• Tape: 2 Story: 1 - Dale Clinton talks about attending George Washington Carver High School in Tupelo, Mississippi
  • Tape: 2 Story: 2 - Dale Clinton describes herself as a child
  • Tape: 2 Story: 3 - Dale Clinton talks about the food her family ate growing up
  • Tape: 2 Story: 4 - Dale Clinton talks about misbehaving as a girl in Tupelo, Mississippi
  • Tape: 2 Story: 5 - Dale Clinton describes her teachers in elementary school in Tupelo, Mississippi
  • Tape: 2 Story: 6 - Dale Clinton describes her father being forced to flee Tupelo, Mississippi after stabbing his racist supervisor
  • Tape: 2 Story: 7 - Dale Clinton talks about how Chicago, Illinois differed from Tupelo, Mississippi
  • Tape: 2 Story: 8 - Dale Clinton talks about attending Wendell Phillips Academy High School in Chicago, Illinois
  • Tape: 2 Story: 9 - Dale Clinton talks about opting not to pursue nursing after graduating from Wendell Phillips Academy High School in 1944
  • Tape: 2 Story: 10 - Dale Clinton talks about trying different training programs in Chicago, Illinois
  • Tape: 2 Story: 11 - Dale Clinton describes working at International Harvest, Chicago Mail Order, and RR Donnelly in Chicago, Illinois
  • Tape: 3 Story: 1 - Dale Clinton talks about attending Antioch Baptist Church and New Covenant Baptist Church in Chicago, Illinois
  • Tape: 3 Story: 2 - Dale Clinton talks about meeting gospel singers, the Roberta Martin Singers and Albertina Walker, Ozella Weber, and Mahalia Jackson at her church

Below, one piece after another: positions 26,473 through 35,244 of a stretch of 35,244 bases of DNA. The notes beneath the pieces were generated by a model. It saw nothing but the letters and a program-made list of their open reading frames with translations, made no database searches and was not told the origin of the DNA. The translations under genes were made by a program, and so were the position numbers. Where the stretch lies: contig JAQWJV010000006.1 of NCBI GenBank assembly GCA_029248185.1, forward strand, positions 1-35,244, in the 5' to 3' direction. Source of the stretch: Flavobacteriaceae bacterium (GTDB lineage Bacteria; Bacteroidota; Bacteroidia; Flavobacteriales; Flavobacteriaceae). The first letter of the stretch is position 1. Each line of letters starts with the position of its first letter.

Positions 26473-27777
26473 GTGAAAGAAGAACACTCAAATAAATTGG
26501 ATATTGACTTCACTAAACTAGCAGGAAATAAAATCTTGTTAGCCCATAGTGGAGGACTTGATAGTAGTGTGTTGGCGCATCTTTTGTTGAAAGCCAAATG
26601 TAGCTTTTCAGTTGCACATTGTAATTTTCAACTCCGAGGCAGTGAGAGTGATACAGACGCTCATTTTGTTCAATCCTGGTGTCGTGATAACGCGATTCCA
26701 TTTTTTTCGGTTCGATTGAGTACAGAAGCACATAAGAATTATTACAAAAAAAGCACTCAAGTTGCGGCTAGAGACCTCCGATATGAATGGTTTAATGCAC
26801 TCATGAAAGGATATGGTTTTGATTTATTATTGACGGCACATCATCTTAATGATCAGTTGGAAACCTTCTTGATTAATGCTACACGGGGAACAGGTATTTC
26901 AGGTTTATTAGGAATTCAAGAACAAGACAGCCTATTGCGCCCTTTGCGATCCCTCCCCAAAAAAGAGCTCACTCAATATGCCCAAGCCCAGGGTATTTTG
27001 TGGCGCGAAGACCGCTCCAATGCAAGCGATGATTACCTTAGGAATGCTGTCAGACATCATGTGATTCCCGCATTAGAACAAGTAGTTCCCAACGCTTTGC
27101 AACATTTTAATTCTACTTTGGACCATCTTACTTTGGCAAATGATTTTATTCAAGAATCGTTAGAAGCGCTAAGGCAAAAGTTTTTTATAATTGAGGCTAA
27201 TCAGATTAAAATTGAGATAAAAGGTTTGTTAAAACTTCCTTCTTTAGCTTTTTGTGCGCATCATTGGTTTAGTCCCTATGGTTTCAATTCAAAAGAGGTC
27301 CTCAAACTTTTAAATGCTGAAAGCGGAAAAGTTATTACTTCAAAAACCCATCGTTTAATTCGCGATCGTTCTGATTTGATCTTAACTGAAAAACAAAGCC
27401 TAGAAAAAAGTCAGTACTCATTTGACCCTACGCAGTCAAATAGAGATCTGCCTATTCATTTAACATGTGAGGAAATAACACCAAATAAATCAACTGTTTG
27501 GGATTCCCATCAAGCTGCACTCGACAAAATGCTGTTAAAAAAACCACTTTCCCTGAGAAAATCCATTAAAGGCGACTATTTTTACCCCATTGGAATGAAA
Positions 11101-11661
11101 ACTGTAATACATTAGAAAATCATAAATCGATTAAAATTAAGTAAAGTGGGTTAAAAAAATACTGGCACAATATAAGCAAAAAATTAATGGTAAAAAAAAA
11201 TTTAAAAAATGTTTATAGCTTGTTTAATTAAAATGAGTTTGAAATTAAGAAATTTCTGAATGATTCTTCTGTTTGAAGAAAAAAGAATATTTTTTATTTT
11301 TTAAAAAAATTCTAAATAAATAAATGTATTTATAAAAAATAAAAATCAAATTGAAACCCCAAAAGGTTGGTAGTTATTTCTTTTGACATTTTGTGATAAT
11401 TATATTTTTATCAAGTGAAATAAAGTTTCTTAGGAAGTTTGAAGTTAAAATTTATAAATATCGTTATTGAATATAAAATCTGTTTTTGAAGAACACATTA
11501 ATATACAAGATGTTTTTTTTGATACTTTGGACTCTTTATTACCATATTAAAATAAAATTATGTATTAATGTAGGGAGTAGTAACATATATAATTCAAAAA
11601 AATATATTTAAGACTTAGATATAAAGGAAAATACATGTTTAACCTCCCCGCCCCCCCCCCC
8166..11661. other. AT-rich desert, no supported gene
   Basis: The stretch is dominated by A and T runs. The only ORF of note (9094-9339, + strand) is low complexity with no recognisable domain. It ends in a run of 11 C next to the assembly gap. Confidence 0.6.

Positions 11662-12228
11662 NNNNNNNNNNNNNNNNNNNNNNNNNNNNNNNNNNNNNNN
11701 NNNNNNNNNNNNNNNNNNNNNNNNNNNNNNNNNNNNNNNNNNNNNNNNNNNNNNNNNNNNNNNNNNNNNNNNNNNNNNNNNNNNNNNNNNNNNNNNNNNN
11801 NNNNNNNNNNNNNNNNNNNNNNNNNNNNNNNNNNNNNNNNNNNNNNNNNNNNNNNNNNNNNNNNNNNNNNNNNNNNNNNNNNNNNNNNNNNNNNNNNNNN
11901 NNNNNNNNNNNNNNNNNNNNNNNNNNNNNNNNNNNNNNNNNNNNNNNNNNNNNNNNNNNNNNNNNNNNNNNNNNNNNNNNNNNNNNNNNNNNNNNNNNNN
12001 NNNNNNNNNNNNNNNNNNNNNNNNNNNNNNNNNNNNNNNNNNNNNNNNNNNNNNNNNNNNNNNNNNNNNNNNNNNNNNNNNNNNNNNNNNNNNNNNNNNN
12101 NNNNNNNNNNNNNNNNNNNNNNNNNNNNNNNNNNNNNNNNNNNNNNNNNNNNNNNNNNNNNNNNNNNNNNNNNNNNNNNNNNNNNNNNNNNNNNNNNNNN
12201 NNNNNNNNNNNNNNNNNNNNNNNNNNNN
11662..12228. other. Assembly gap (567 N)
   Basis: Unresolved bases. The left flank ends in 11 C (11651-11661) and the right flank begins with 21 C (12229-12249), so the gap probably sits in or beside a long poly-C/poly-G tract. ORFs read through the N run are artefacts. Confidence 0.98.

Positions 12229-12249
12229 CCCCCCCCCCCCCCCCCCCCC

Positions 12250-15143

• Tape: 3 Story: 3 - Dale Clinton talks about her husband, James Clinton, and their children
  • Tape: 3 Story: 4 - Dale Clinton talks about moving to Los Angeles, California in 1959
  • Tape: 3 Story: 5 - Dale Clinton describes her rocky marriage to James Clinton
  • Tape: 3 Story: 6 - Dale Clinton talks about working for the Lafayette Hotel and Packard Bell and moving to Long Beach, California in 1961
  • Tape: 3 Story: 7 - Dale Clinton describes volunteering for Congressman William L. Dawson in Chicago, Illinois
  • Tape: 3 Story: 8 - Dale Clinton talks about going on welfare in 1965
  • Tape: 3 Story: 9 - Dale Clinton describes her involvement with Head Start and the Neighborhood Adult Participation Program (NAPP) in 1965
  • Tape: 3 Story: 10 - Dale Clinton talks about writing to President Lyndon B. Johnson in 1966 defending mothers on welfare
  • Tape: 4 Story: 1 - Dale Clinton talks about her post-graduate training program in community relations at the University of California, Los Angeles in the 1960s
  • Tape: 4 Story: 2 - Dale Clinton describes when Senator Robert Kennedy was killed in 1968
  • Tape: 4 Story: 3 - Dale Clinton talks about the Watts riots in Los Angeles in 1965
  • Tape: 4 Story: 4 - Dale Clinton describes her hopes and concerns for the black community
  • Tape: 4 Story: 5 - Dale Clinton reflects upon her legacy
  • Tape: 4 Story: 6 - Dale Clinton talks about how her letter to President Lyndon B. Johnson defending welfare went into the Congressional Record in 1968
  • Tape: 4 Story: 7 - Dale Clinton talks about her hopes for the next generation of the black community
  • Tape: 4 Story: 8 - Dale Clinton talks about her lack of political aspirations
  • Tape: 4 Story: 9 - Dale Clinton talks about her family
  • Tape: 5 Story: 1 - Dale Clinton describes how she would like to be remembered
  • Tape: 5 Story: 2 - Dale Clinton talks about her desire for companionship
  • Tape: 5 Story: 3 - Dale Clinton describes taking care of her family and grandchildren
  • Tape: 5 Story: 4 - Dale Clinton talks about the problems caused by cocaine
  • Tape: 5 Story: 5 - Dale Clinton narrates her photographs